The Division II basketball season is in the books. Ferris State hoisted its first DII championship trophy after a thrilling DII Men’s Elite Eight in Sioux Falls, South Dakota.
While the Bulldogs stole the headlines, plenty of individual athletes stood out. These five in particular stuffed the stat sheets.
Guard: Drew Cushingberry, Ferris State
rebounds Cushingberry was solid at the point for the national champions all season, but he really delivered in March. The senior was second overall on the team, averaging 13.8 points per game, but averaged 15.5 in the tournament. He was huge in the first two games of the Elite Eight, scoring a game-high 20 points in the opening win against Barry and went off for a double-double in the semifinals against West Texas A&M with 15 points and 10 while chipping in five assists.
Guard: David Chavlovich, West Texas A&M
Chavlovich scores points. That’s just what he does. The senior guard ends his storied career with 2,490 points, becoming the Lone Star Conference’s all-time leading scorer along the way. He averaged 23.6 points per game in the tournament and gave everything he had in the Buffs' final game of the season. Trailing to eventual champion Ferris State in the semifinals late in the game, Chavlovich exploded to score 33 points as West Texas A&M fell just short of the comeback.
Guard: Ryan Quaid, West Texas A&M
Quaid saved the best for last in his big 2017-18 campaign. The junior averaged 16.8 points per game in the tournament, 2.5 points higher than his season average. He was an absolute beast, playing his best two games of the year in the quarter and semifinals of the Elite Eight. Quaid posted back-to-back double-doubles, scoring a career-high 25 points to go along with 10 rebounds in a win against Le Moyne and following it up by going for 21 and 10 in the loss to Ferris State. Most impressively, he did it while shooting 66 percent from the field.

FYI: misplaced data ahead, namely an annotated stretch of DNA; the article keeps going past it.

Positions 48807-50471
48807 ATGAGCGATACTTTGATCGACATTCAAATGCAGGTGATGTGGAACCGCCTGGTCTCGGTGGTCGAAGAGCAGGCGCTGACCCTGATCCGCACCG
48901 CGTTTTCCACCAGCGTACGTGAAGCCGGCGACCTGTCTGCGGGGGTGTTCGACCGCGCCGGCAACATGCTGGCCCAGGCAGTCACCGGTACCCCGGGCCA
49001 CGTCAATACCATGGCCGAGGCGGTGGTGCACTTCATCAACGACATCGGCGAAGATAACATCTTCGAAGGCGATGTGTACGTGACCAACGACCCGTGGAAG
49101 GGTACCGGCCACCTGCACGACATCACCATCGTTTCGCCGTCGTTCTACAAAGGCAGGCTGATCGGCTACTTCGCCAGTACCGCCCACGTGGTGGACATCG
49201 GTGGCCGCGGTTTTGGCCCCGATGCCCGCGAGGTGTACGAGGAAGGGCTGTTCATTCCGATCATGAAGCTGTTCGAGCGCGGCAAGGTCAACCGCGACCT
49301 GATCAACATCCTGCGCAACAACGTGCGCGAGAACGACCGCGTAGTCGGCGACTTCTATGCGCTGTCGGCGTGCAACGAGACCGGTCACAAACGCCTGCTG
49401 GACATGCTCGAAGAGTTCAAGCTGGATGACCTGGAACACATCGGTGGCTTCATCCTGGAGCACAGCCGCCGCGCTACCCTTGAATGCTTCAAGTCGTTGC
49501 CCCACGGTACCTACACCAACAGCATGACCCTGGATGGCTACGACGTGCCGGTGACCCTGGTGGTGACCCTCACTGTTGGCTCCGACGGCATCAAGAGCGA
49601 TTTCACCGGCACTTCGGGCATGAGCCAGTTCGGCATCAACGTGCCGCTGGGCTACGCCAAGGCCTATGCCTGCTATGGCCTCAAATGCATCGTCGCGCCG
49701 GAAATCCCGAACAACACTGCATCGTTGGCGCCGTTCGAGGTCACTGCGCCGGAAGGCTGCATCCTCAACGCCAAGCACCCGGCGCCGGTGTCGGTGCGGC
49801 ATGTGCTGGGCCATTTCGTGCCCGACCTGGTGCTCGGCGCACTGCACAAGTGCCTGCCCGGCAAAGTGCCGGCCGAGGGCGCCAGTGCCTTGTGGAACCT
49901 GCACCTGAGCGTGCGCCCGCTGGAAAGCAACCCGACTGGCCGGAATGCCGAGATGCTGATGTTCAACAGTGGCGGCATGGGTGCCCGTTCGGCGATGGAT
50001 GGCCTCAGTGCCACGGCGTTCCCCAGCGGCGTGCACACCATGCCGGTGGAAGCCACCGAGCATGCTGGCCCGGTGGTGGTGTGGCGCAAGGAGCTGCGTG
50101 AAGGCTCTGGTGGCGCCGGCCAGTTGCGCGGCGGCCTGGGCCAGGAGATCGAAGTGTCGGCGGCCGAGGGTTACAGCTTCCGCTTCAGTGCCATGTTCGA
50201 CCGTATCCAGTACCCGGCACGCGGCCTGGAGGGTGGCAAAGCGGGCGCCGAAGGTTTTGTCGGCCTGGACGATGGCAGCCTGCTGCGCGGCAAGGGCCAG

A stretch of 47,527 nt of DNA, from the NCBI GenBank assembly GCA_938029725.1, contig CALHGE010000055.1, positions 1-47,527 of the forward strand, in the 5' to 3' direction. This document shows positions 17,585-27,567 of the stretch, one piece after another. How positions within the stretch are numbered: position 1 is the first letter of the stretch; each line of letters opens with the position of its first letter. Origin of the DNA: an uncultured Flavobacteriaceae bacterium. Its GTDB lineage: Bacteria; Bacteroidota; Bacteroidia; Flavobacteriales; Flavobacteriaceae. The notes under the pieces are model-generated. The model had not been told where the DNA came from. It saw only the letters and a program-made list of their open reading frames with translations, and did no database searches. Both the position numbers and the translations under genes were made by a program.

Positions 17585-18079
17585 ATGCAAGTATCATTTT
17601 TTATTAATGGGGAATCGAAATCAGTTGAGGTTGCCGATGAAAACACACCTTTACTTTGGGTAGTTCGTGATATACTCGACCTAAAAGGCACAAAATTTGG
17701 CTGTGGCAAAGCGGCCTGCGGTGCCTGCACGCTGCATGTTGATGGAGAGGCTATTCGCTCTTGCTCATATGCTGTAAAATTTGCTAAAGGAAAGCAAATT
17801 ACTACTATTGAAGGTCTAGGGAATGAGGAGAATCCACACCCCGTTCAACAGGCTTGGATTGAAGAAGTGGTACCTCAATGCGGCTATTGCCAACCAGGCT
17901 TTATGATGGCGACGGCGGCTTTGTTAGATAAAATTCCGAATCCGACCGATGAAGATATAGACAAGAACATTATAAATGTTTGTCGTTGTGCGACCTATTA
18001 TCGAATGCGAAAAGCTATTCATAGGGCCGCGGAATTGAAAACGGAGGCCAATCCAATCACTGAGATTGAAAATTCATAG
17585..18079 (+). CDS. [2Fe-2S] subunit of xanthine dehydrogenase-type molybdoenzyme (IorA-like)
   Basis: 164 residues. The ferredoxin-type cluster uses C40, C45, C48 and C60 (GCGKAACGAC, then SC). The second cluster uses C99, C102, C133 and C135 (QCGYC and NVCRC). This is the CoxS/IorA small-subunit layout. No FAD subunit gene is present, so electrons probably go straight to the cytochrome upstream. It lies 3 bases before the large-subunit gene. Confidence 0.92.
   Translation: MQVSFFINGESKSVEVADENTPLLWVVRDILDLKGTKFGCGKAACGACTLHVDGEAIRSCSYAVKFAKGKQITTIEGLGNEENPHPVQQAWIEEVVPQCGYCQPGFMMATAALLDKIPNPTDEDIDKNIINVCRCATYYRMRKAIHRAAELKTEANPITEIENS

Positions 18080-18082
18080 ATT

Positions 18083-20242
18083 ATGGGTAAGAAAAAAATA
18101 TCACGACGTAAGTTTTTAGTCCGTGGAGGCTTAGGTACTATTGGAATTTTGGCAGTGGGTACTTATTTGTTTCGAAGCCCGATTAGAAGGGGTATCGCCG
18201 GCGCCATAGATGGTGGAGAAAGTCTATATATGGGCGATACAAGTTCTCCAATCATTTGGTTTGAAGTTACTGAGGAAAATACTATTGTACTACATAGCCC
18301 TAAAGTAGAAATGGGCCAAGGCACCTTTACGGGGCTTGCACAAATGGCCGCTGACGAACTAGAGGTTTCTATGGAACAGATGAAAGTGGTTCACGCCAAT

Forward: Logan Doyle, Northern State
play The two-headed monster of Doyle and center Carter Evans created mismatches in the paint all season long. Evans actually outscored Doyle in the title game, but Doyle’s overall performance and charismatic gives him the nod.
Doyle averaged 12.4 points on the season but averaged 15 in the tournament. The 6-8 big man also ripped down seven rebounds in his final four games of the year, all while splitting time pretty evenly with Evans in the post. Doyle made his living at the line in the Elite Eight, going 12-for-17 in the thrilling semifinals’ double overtime win over Queens and 6-for-9 in the championship win.
Center: Zach Hankins, Ferris State
stars The Bulldogs big man was a menace to opposing offenses all season, earning him the NABC DII national player of the year honors. It should not come as a surprise that one of the biggest in DII played some of his best basketball when it mattered most.
Hankins actually saw a run of six-straight double-doubles come to an end in the championship game but had recorded one in every game of the tournament prior to the finale. Hankins went off for 47 points, 27 rebounds and seven blocks in the DII Elite Eight. That was enough for Hankins to add one more piece of hardware to an incredible 2018, picking up Most Outstanding Player honors in Sioux Falls.
A room service dime from Drew Cushingberry. pic.twitter.com/FjSIyER8bm— CBS Sports CBB (@CBSSportsCBB) March 24, 2018
Other noteworthy performances:
Ian Smith, Northern State: The Wolves point guard, who averaged 12.6 points per game on the season, recorded three straight 20-point games in the tournament. He averaged 18.3 points in the Elite Eight to go along with 14 assists.
Tod Withers, Queens (NC): The Royals needed to score 100 points to win their quarterfinals game, and Withers was a big reason behind that. He had one of the more memorable performances of the Elite Eight, scoring 26 on 10-for-16 shooting with seven rebounds and five assists.
Steve Harris, East Stroudsburg: The Warriors time in Sioux Falls was short-lived, but they nearly pulled off an exciting comeback against Northern State in the quarterfinals. That was thanks to Steve Harris' 28-point, five-rebound performance.